This is the time for a national mobilisation effort to be launched to get people vaccinated; however, I do not sense the kind of urgency from our elected authorities which a crisis of this magnitude demands. There was even talk of some Cabinet-level division on the mandating of vaccines. I do not think that there is any rift in the Government as others have suggested. Very strong disagreements among Cabinet colleagues are normative. A rift suggests divisions where deep fissures arise which alienate people and set up combatants on either side of an issue. I do not believe this is the case now, even with representative Juliet Holness, the wife of the prime minister, questioning the ministry of health's roll-out of the Pfizer vaccine. Let us not see fires where none exist.
What has become of the National COVID-19 Vaccination Operationalisation Task Force headed by the redoubtable Gordon Shirley to address virus- and vaccine-related issues? It is well over a month since the appointment of the task force, but we have not heard from them. They seem to be more busy in the dark than they are in the light. We do not see them in the public space talking to what they are doing to educate, encourage, and mobilise the society to subdue the virus. Is this yet another task force that gives the impression that something is being done – a façade to fool the ignorant and deflect blame from where it truly belongs? We are in a war but the generals are sitting in air-conditioned offices waiting on the foot soldiers to strategise and bring the fight to the enemy. I hope to God that I am wrong on this.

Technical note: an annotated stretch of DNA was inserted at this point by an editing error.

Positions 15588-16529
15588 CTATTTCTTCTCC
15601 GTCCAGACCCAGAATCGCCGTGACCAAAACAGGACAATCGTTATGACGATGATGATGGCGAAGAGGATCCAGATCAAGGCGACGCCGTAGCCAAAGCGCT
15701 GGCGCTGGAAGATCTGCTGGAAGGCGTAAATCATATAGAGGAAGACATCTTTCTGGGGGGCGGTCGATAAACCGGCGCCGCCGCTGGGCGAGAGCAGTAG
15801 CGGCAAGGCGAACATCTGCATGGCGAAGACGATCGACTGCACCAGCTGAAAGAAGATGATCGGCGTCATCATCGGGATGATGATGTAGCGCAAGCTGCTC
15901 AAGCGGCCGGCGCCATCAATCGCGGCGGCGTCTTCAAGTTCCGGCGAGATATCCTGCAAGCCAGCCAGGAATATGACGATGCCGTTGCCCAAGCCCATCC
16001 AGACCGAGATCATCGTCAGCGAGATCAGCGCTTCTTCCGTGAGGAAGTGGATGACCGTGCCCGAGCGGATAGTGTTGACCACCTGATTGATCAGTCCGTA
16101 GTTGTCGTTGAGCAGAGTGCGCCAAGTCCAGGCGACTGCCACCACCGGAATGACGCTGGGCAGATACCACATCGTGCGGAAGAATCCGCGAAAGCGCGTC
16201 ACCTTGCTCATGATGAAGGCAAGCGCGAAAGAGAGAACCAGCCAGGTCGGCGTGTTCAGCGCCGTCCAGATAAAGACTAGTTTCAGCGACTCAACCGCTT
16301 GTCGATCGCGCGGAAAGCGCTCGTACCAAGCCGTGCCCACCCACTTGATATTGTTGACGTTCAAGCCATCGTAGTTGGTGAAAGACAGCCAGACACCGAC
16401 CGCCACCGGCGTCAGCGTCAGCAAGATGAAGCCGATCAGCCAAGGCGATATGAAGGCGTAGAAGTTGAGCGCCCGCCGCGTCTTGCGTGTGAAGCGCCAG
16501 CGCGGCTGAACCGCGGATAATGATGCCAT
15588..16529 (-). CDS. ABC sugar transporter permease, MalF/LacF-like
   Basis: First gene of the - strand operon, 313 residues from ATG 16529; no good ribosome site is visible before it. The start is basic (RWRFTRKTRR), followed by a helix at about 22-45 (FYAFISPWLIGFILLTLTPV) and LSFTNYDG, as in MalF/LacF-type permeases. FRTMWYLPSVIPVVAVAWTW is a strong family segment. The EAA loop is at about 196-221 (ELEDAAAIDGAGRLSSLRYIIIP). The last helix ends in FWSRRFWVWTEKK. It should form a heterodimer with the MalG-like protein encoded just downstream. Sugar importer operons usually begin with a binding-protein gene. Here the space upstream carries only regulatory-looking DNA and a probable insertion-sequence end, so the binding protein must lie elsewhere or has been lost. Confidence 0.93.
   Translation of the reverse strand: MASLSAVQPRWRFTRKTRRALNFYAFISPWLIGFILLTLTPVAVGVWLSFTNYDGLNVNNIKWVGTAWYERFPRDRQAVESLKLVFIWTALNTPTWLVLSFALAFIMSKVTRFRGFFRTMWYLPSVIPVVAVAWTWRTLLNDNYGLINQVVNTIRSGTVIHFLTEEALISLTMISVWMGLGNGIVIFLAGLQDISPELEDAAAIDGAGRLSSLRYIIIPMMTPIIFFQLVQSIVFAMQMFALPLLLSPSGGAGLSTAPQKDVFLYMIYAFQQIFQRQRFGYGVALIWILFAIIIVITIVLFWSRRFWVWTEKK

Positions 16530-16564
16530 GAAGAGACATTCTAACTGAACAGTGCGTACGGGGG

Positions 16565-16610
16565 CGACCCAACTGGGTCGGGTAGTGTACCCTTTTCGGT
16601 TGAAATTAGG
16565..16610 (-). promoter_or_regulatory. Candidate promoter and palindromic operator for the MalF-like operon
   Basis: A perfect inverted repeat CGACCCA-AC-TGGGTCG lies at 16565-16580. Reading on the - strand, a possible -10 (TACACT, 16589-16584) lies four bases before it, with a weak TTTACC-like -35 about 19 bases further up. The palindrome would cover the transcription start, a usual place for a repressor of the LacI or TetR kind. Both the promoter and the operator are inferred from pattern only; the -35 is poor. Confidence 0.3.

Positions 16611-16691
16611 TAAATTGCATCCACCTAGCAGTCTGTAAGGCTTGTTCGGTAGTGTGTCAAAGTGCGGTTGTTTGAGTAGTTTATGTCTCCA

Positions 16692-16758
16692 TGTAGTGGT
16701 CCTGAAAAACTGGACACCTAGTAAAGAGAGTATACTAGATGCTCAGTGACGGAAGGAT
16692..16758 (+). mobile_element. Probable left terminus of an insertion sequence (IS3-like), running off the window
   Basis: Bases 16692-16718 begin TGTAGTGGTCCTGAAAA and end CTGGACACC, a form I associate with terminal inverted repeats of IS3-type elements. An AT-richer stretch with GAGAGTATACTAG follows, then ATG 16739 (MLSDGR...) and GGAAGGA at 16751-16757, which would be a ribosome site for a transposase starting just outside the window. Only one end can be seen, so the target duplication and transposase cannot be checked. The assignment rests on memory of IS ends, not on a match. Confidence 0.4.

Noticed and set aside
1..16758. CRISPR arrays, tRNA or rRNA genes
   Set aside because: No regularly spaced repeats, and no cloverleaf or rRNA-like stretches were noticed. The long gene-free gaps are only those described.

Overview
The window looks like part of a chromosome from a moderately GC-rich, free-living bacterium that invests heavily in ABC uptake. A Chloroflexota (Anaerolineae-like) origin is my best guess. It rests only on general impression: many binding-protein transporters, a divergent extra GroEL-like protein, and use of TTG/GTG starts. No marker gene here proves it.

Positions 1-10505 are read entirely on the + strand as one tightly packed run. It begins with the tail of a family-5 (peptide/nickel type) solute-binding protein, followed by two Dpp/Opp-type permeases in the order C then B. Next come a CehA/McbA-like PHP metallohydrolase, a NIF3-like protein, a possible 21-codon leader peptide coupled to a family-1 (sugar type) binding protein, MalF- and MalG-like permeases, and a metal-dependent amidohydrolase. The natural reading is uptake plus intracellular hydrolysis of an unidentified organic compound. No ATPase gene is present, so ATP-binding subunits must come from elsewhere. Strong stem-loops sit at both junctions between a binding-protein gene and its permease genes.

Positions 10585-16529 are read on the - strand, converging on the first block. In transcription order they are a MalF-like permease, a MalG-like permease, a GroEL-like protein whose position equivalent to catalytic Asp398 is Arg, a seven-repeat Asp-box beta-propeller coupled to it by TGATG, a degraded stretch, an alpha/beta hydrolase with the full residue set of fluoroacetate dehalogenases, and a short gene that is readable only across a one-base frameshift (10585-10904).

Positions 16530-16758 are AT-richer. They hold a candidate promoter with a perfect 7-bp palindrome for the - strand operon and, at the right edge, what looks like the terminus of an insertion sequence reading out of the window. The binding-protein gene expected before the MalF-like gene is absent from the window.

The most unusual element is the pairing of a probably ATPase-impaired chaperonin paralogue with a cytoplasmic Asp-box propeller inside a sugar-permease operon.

How far advanced is the Ministry of Health (MOH) in its effort to get doctors in private practice engaged in the fight? My understanding is that many want to be involved but there does not seem to be a clear signal from the MOH as to the nature of their involvement.
What is the problem? Is it money or governmental inertia? We need to know because this group is essential to the fight against COVID-19. The same is true of pharmacists who have been champing at the bit to get involved in the vaccination programme. Where do they now stand in being engaged?
The time has come for greater resoluteness on the part of the Government to deal with this virus. We elect people to govern because, obviously, we all can't. We invest them with great power through a document we call a constitution so they can deploy their best talents in keeping the citizens secure and as healthy as possible. I am sure citizens acknowledge that politicians are also human and that they, too, have grown weary in the fight against the worst crisis to have hit the country in its living memory. But, we are in the middle of a full-blown crisis that is threatening our very survival and we need greater assurance that our leaders are seized of this fact.
If they lead without vacillating, more people will follow. This is not a time for dithering. It is a time for resolute and determined leadership.
Dr Raulston Nembhard is a priest, social commentator, and author of the books Finding Peace in the Midst of Life's Storm and Your Self-esteem Guide to a Better Life. Send comments to the Jamaica Observer or firstname.lastname@example.org.